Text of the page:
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Next up: free agent frenzy

Jets GM Cheveldayoff still has busy week ahead

Hey there, time traveller!
This article was published 30/6/2014 (1145 days ago), so information in it may no longer be current.

The weekend proved again that change comes slowly to the Winnipeg Jets.

Amid speculation GM Kevin Cheveldayoff might pull the trigger on a substantial roster change or two via trade in conjunction with the NHL draft in Philadelphia, the Jets simply made seven selections over the two days -- none of whom will be on their team in the fall -- and scurried home Sunday to ready themselves for a big week full of contract issues.

Portland�s  Chase De Leo (left)


Portland�s Chase De Leo (left)

larry macdougal / the canadian press files
The Winnipeg Jets have filed for salary arbitration with right-winger Michael Frolik (centre), who will likely be signed.


larry macdougal / the canadian press files The Winnipeg Jets have filed for salary arbitration with right-winger Michael Frolik (centre), who will likely be signed.

Expiring contracts will make numerous players free agents on Tuesday when the annual spending spree kicks off at 11 a.m.

The Jets have six unrestricted free agents: Olli Jokinen, Devin Setoguchi, Chris Thorburn, Adam Pardy, Al Montoya and Zach Redmond. Cheveldayoff indicated on the weekend he has had at least a conversation with each of the camps except Setoguchi's, though he has not indicated a preference for signing any of the other five.

All NHL teams were permitted to speak to, but not make deals with, UFAs starting in the middle of last week. The Jets have kicked the tires on some players around the league, including centre Paul Stastny.

Winnipeg also has seven restricted free agents of significance: Michael Frolik, Matt Halischuk, James Wright, Keaton Ellerby, Eric O'Dell, Ben Chiarot and goalie Michael Hutchinson.

All must be tendered a qualifying offer by today for the Jets to retain their rights. The team has filed for salary arbitration with Frolik, who is expected to be signed.

For next season, the Jets have nine forwards, six defencemen and one goalie, Ondrej Pavelec, under contract. That totals about $50 million in cap costs, leaving plenty of room for Cheveldayoff to manoeuvre under the new maximum, which has been raised to $69 million. The floor will be $51 million.

It's unlikely the Jets will go all the way to the cap maximum, since they have stated time and again they are a mid-range budget team.

It's also unlikely the team will be big spenders on Tuesday, when the cap ceiling increase alone creates about $141 million league-wide worth of new cap space for just the coming season.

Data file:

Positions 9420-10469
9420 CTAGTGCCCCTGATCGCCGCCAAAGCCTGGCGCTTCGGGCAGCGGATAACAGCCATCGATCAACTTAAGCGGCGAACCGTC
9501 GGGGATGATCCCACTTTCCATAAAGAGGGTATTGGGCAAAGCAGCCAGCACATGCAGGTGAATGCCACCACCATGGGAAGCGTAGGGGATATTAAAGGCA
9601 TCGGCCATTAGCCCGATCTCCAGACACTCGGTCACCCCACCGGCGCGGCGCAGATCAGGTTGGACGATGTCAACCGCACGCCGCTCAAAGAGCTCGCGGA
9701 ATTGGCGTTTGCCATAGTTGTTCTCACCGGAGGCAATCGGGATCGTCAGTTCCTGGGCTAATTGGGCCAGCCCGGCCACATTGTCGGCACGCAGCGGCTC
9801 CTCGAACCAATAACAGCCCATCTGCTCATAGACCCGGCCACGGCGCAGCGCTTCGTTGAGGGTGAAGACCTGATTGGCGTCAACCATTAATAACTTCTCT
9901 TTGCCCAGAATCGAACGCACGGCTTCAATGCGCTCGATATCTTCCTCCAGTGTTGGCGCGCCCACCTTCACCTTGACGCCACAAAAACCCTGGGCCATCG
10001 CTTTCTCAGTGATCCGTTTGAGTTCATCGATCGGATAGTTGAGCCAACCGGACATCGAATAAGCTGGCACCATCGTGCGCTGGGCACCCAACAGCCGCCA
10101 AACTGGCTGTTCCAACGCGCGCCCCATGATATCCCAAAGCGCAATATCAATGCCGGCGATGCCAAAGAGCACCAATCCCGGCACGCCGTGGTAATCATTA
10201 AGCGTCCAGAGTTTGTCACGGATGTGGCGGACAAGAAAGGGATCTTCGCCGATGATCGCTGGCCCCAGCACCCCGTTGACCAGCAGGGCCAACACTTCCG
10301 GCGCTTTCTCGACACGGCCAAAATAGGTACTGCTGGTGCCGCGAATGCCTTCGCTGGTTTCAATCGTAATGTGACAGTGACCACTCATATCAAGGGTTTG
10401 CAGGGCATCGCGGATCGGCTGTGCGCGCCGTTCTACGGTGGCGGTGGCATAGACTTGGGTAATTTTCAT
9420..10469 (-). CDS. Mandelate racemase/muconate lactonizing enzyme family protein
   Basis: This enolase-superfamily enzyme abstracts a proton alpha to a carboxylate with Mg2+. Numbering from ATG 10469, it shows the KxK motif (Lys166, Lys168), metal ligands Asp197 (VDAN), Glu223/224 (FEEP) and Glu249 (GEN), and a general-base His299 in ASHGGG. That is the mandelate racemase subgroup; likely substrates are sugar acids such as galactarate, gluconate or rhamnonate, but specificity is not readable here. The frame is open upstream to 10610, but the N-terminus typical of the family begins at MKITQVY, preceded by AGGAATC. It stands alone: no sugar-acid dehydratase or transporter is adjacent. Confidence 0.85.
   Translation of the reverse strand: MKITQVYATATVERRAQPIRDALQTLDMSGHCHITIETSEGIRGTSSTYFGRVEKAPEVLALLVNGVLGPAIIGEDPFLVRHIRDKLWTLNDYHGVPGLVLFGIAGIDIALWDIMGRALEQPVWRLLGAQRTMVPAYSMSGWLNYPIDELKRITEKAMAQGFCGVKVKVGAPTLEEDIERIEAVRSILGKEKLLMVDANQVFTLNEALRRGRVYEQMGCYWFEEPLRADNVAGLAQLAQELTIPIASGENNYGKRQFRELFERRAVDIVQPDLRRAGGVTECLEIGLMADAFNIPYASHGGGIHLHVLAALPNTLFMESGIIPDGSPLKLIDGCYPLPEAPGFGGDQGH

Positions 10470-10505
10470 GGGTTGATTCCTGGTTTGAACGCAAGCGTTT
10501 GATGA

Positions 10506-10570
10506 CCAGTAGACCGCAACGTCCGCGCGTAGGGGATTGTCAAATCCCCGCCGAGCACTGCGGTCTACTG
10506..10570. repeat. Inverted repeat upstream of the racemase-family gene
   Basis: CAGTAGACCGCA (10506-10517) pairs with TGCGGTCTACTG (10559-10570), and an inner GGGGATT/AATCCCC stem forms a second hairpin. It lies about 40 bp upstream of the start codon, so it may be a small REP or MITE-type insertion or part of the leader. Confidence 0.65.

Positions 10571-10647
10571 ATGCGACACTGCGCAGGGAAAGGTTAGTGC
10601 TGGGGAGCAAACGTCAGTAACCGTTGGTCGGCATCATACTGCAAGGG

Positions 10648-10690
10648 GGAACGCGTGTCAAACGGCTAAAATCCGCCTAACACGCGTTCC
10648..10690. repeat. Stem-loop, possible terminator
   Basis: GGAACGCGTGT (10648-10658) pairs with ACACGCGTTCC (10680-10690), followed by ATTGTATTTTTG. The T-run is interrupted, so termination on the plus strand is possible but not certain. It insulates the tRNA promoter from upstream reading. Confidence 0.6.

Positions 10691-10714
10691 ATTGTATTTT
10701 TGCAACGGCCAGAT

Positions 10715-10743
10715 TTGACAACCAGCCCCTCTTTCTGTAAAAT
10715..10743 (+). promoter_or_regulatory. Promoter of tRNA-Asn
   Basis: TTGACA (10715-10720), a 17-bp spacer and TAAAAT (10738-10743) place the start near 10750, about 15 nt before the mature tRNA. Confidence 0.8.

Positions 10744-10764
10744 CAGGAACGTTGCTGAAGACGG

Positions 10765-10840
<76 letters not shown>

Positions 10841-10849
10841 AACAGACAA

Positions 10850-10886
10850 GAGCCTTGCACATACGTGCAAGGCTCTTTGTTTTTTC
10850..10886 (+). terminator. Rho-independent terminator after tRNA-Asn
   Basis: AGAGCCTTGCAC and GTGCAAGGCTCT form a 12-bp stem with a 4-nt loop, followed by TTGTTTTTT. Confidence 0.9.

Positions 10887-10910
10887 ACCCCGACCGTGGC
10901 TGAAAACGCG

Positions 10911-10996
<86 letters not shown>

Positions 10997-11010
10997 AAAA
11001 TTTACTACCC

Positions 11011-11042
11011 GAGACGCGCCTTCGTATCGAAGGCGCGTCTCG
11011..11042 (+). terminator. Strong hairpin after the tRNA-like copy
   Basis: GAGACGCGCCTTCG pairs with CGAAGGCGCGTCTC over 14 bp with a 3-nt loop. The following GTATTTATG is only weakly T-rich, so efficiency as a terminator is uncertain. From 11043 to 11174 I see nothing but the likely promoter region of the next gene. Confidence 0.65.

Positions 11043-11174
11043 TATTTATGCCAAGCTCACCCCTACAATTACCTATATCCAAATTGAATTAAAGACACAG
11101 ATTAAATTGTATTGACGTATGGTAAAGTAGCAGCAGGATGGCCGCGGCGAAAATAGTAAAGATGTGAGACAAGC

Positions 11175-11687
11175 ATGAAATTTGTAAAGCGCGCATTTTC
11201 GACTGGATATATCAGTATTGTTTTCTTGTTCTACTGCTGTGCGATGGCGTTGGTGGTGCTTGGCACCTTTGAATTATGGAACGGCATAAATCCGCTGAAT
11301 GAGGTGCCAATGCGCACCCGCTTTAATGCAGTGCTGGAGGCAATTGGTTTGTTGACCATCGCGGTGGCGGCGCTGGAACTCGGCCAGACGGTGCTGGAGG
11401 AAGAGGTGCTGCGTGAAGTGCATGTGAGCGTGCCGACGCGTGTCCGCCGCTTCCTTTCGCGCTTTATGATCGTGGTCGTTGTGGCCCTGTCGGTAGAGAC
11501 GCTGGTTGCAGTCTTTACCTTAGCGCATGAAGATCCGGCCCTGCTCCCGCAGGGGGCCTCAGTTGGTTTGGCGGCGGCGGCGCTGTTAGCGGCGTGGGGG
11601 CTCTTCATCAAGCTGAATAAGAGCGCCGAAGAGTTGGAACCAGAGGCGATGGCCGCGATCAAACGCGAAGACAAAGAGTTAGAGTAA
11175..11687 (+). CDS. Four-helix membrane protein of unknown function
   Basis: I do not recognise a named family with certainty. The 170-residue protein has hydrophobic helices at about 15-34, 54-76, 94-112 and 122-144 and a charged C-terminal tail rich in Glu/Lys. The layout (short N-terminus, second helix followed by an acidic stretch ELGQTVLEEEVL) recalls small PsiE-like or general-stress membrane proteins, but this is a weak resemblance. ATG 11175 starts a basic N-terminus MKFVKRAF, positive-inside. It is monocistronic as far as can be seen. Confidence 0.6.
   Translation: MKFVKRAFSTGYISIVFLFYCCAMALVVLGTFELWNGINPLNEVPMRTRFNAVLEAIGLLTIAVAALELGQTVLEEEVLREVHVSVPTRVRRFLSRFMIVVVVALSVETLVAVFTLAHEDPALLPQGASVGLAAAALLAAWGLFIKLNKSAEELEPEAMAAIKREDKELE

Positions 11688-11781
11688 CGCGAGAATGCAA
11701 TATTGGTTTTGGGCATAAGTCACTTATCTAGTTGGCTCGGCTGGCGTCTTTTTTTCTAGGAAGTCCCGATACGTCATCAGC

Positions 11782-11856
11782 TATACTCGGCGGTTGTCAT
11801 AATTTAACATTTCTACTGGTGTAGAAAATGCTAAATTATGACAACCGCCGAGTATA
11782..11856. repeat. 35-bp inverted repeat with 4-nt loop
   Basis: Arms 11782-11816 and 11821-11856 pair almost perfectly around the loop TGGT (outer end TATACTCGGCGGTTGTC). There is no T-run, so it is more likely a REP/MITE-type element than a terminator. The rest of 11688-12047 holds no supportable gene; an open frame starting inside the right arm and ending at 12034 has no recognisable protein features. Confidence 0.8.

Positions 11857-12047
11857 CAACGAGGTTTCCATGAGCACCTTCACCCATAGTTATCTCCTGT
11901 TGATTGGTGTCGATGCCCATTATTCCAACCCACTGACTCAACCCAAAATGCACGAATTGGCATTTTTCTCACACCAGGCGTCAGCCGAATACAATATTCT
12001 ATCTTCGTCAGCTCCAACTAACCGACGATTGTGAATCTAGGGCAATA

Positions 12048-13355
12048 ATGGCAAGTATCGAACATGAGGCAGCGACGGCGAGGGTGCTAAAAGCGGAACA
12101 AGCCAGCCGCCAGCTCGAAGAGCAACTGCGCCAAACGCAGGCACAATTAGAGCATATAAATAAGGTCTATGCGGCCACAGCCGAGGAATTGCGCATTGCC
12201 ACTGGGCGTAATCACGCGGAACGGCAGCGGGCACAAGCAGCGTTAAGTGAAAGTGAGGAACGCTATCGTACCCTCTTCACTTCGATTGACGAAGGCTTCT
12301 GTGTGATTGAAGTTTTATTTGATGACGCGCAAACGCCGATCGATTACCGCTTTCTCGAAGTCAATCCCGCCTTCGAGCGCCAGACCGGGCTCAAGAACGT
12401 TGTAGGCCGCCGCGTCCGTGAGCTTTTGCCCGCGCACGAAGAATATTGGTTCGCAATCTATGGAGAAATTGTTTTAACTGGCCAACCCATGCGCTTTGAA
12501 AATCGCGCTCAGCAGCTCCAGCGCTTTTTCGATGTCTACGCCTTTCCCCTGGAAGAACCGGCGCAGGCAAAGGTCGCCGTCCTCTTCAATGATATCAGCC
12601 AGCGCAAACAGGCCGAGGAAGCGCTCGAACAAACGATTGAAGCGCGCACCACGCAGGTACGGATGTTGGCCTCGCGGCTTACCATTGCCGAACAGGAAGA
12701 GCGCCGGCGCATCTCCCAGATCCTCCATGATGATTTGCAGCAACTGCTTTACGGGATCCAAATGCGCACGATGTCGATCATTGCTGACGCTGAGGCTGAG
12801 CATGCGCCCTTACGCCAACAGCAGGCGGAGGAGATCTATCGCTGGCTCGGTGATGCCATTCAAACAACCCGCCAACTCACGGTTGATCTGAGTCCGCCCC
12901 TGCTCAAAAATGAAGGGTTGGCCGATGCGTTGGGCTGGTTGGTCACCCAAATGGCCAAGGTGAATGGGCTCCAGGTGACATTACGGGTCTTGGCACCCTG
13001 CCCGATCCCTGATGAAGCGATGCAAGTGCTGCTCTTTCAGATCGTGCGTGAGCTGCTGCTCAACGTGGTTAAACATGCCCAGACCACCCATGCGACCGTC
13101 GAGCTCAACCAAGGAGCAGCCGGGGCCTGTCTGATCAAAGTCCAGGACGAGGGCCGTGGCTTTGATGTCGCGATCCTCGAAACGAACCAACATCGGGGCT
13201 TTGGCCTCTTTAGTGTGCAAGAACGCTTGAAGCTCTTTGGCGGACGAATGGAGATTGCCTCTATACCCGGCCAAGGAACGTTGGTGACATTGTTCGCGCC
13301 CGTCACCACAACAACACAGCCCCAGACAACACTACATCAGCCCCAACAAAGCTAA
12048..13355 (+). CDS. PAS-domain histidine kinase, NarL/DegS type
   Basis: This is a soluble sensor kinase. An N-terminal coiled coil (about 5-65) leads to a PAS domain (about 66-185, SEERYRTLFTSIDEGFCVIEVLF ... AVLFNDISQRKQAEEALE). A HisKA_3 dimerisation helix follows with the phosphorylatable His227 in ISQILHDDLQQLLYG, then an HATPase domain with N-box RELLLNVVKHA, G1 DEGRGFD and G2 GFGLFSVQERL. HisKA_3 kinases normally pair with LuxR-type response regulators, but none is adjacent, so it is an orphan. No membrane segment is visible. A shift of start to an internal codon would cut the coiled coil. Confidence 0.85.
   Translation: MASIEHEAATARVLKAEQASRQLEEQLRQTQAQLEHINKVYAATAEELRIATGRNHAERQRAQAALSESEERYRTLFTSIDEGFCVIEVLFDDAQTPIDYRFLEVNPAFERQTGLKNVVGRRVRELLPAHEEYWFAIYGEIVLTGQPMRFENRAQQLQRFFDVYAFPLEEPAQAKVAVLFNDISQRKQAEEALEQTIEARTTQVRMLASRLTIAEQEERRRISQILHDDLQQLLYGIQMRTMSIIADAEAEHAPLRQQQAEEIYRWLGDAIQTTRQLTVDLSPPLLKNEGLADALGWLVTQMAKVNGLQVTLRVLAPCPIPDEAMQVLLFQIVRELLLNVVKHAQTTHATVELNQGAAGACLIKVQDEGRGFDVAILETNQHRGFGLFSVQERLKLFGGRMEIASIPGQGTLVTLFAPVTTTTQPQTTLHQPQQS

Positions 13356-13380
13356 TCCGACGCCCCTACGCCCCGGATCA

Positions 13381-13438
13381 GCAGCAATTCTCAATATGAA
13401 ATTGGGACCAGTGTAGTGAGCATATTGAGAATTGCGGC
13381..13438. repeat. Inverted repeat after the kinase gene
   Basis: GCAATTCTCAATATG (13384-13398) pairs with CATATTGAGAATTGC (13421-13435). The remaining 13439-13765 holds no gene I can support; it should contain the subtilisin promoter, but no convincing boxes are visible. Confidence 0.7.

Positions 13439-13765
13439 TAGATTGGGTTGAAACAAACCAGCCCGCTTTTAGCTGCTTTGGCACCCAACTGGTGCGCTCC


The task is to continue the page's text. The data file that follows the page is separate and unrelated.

League-wide, there isn't an abundance of elite players who will be available, meaning some good-to-average players will reap healthy rewards.

The Jets' forward and backup goalie positions are the most pressing for Cheveldayoff. It's still possible Montoya could return. Hutchinson, who played the final three games of the 2013-14 season for the Jets, might be a viable option but the team is expected to at least look around.

"We've got room to fill at forward," Cheveldayoff said after Saturday's draft. "We'll start addressing that as quickly as possible."

The Jets are surely in need of stronger players on their bottom two lines.

Based on the conclusion to last season, the team will have to build third and fourth lines with Dustin Byfuglien, Jim Slater, Eric Tangradi and Anthony Peluso, who are all under contract. The pressing need is at centre, where Jokinen could certainly remain in the picture.

Leading up to the draft, several league sources said Cheveldayoff was an attentive listener to pitches and inquiries from other teams.

Though he never confirmed it, some of those conversations involved at least power left-winger Evander Kane. Those sources indicated Cheveldayoff was only interested in fair hockey value in any potential deal and had little interest in dealing any of his established roster players for the future -- be that draft picks or prospects. Though it's been debated, the Jets have no appetite for positioning themselves to get worse in the short term and into a better spot for the bonanza many expect the 2015 draft to be.


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